The Bishop of Carlisle has supported young people who are gathering evidence on the reality of child poverty in the UK, as part of the first inquiry led by children.
The Children’s Commission on Poverty’s inquiry — supported by The Children’s Society — is focusing on the cost of attending school and its effect on children in poverty.
The Rt Rev James Newcome helped the young people question experts about the cost of going to school during a special session in Parliament.
Bishop James said: “I was incredibly impressed with the way that the young commissioners handled what is a complex and involved subject.
“Their questioning demonstrated great probity. There was a sense of real social conscience about supporting families in poverty to ensure everything is done that can be done to protect children's schooling.
“Education is a bedrock for our young people. It is essential that those families who are struggling should be afforded all the necessary help and support to ensure their children's education is not impeded.”
The Children's Commission follows on from the recently published Cumbria Welfare Reform Commission which considered the effects of current and proposed welfare reform and which Bishop James chaired.
The Children’s Commission on Poverty has questioned witnesses over three days (14, 16, and 17 July). It will investigate how struggling families manage to bear the costs of school essentials such as lunches, uniforms and basic materials, including text books and access to computers.
Cyrus, a young commissioner, aged 14, said: “We are holding an inquiry to try and find out the cost of things at school and the reasons for this. We want to achieve changes to help children living in poverty. So we invite you to tell us what you think and see in order to help us make changes.”
Matthew Reed, The Children’s Society’s Chief Executive, said: “We are grateful for the Bishop of Carlisle's support for the young people today and his commitment to ensuring children’s views are heard on this issue. The crisis of child poverty is growing, yet children’s views have been largely absent from the poverty debate. Children’s ability to benefit fully from their education is critical to their future. Yet too often, children in poverty are missing out because of the costs involved."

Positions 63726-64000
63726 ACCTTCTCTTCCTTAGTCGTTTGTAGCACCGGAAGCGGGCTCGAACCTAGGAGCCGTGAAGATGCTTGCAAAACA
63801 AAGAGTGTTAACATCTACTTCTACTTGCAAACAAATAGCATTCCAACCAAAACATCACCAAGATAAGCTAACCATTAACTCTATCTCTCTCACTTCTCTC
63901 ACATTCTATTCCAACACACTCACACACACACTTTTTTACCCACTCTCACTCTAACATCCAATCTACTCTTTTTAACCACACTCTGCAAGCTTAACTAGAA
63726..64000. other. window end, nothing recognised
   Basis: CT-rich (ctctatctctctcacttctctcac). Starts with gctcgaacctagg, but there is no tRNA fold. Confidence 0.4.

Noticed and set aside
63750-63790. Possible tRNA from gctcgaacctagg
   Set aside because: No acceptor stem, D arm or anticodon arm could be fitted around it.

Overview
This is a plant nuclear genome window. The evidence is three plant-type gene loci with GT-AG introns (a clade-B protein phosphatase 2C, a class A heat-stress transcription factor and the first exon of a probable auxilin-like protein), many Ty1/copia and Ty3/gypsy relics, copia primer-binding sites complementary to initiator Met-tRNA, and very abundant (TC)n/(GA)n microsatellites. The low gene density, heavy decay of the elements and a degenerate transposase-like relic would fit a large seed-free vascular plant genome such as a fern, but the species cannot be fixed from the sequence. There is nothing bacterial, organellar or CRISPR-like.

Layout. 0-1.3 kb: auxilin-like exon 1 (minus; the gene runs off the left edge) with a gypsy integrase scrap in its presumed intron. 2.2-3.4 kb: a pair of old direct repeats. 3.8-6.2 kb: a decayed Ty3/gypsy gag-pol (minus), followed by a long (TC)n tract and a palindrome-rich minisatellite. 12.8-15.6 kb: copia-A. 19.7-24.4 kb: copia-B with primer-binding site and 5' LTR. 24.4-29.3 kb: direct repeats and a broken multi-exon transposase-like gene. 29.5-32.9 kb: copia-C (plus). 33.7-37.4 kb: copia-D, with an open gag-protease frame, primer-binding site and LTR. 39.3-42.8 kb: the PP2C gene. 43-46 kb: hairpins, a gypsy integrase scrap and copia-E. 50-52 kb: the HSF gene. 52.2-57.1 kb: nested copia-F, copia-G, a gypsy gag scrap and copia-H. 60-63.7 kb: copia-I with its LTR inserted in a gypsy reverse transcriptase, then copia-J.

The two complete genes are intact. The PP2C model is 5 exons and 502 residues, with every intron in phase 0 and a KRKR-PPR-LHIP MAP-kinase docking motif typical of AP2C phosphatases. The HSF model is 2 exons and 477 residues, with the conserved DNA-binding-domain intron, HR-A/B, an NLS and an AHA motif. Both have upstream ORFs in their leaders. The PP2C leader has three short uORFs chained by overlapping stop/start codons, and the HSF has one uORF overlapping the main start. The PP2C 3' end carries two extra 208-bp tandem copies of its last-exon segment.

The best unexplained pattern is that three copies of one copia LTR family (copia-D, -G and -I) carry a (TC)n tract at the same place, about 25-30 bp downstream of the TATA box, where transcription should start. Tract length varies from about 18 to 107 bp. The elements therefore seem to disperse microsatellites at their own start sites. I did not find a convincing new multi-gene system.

The Commission is also seeking written testimony as part of its inquiry from anyone concerned about this issue, including children and young people, parents and teachers and other school staff.
Evidence can be submitted via the online form on the Commission's website: http://childrenscommission.org.uk/submitting-evidence or by email to email@example.com.
The Commission is a unique opportunity for children to join forces and examine first-hand the stark realities facing thousands of families living below the poverty line. It comprises a panel of 15 children and teenagers from across England, ranging in age from 12 to 19, leading the Commission’s 18-month investigation into child poverty in the UK.
Through it, the children are being given a crucial platform to speak out about what poverty is really like and reveal and the day-to-day challenges they face through their own eyes.
The proportion of children in poverty in the UK has nearly doubled in the last 30 years with 3.7 million children living in poverty across the country. Nearly two-thirds are in low-income working families.
The Commission is investigating the financial and emotional effects that the costs of school life have on children and their families. This includes the extent to which children and young people in poverty are – or feel – excluded from important areas of school life as well as how they are treated by fellow pupils, teachers and other school staff.
The evidence, oral and written, gathered during the inquiry will be analysed by the young commissioners who will publish the findings and recommendations this autumn so decision-makers listen to the voices of children.